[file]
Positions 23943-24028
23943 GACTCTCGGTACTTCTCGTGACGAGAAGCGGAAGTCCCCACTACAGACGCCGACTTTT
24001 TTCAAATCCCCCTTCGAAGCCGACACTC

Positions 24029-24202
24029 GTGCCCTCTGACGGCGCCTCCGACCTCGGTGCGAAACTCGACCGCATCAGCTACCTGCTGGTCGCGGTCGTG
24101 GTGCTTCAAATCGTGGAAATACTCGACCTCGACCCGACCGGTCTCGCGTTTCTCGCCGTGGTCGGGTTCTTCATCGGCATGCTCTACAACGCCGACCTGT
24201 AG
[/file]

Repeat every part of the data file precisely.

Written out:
Positions 23943-24028
23943 GACTCTCGGTACTTCTCGTGACGAGAAGCGGAAGTCCCCACTACAGACGCCGACTTTT
24001 TTCAAATCCCCCTTCGAAGCCGACACTC

Positions 24029-24202
24029 GTGCCCTCTGACGGCGCCTCCGACCTCGGTGCGAAACTCGACCGCATCAGCTACCTGCTGGTCGCGGTCGTG
24101 GTGCTTCAAATCGTGGAAATACTCGACCTCGACCCGACCGGTCTCGCGTTTCTCGCCGTGGTCGGGTTCTTCATCGGCATGCTCTACAACGCCGACCTGT
24201 AG